AMD has made improvements to Radeon Chill as well, which now supports over 100 games automatically. Chill is a power-saving feature that drops the framerate in-game to save power, but it doesn’t implement any frame limiters or enable V-Sync. Chill requires profile support on a per-game basis, so AMD adds a few games per driver release that support Chill. It’s an optional feature, so if you want your system to run as fast as possible you can turn this off. Chill supports desktop and mobile GPUs, so it’s worthwhile enabling the feature on laptops that include AMD graphics.
There are also display improvements waiting in the wings for AMD fans. FreeSync 2 displays now have improved consistency in games that support HDR. AMD has had to profile games individually to get things like tone mapping and FreeSync 2 support correctly, but this work results in better display quality overall. VSR support is also extended to 21:9 displays, something that was lacking in the Adrenalin release last year. It was possible to create a custom resolution which did the same thing, but some applications didn’t like going that route, and the experience wasn’t great because the density of the pixels tended to make things illegible. Having VSR support in the driver allows for gamers to enable super-sampling across the board in all games that support the 21:9 aspect ratio.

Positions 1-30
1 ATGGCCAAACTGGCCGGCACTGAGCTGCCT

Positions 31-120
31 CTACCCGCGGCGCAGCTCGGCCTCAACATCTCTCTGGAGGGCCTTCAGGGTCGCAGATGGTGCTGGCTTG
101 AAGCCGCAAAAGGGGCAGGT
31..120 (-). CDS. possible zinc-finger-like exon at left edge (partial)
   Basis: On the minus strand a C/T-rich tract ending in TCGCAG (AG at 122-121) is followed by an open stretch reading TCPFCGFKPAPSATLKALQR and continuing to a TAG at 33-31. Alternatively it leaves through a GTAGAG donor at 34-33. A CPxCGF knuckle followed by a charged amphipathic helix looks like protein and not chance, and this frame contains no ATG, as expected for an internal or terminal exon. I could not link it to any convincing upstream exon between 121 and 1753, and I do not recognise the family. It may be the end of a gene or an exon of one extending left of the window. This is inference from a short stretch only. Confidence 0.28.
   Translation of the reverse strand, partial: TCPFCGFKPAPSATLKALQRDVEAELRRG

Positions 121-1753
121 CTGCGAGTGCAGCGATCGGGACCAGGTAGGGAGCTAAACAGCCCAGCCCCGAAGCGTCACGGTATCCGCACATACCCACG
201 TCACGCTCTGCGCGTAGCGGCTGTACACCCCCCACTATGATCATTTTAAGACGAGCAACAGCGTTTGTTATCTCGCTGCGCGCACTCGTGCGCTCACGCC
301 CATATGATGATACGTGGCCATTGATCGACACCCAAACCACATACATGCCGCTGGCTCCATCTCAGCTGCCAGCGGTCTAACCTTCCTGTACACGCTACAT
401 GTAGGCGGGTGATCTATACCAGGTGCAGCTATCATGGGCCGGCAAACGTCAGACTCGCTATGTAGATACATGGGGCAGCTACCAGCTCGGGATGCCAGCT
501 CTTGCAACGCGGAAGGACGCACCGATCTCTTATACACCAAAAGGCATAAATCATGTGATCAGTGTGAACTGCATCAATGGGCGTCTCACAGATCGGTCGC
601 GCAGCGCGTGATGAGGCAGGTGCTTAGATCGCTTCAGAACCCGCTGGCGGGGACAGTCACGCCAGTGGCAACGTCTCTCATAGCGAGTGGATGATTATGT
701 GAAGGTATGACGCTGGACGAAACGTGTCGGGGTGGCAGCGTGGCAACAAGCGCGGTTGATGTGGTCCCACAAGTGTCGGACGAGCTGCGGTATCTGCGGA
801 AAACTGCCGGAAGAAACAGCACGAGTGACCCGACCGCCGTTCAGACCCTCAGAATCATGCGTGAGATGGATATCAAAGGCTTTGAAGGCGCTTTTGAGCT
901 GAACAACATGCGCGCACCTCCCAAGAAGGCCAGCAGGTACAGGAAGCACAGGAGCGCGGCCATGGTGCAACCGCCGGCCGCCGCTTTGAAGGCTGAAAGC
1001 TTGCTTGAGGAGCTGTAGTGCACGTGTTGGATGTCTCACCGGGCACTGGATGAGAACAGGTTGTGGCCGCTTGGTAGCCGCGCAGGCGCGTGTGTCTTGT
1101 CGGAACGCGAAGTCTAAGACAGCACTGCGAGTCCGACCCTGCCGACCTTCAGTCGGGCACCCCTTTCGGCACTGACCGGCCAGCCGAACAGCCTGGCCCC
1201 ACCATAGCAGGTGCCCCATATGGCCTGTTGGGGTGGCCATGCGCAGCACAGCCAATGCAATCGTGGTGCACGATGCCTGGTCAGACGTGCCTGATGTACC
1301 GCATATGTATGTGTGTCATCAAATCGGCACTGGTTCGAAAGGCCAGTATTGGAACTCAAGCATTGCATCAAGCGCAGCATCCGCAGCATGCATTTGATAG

There are also a bunch of quality-of-life improvements for the Radeon ReLive Overlay that don’t need all their individual slides shown here. Menus are tightened up, clicks are reduced, there’s easier access to FreeSync and WattMan controls, performance metrics are more refined so that you can have your frametime counters and overlays display more information, and there are condensed display settings that make things easier to find. It’s good all-round for AMD, so kudos to them for putting in the work to make the basics more accessible.
An enormous amount of work has gone into the AMD Link app, AMD’s companion app for Radeon Software that enables access to the same controls as the ReLive Overlay. It includes quality-of-life improvements that improve usability, include voice control and WattMan options, and ReLive controls to manage your captured video. AMD sees Link as the kind of app that could be run on a tablet for streaming purposes, giving streamers direct access to Radeon Settings without having to enable the overlay to change a setting or save a recent recording.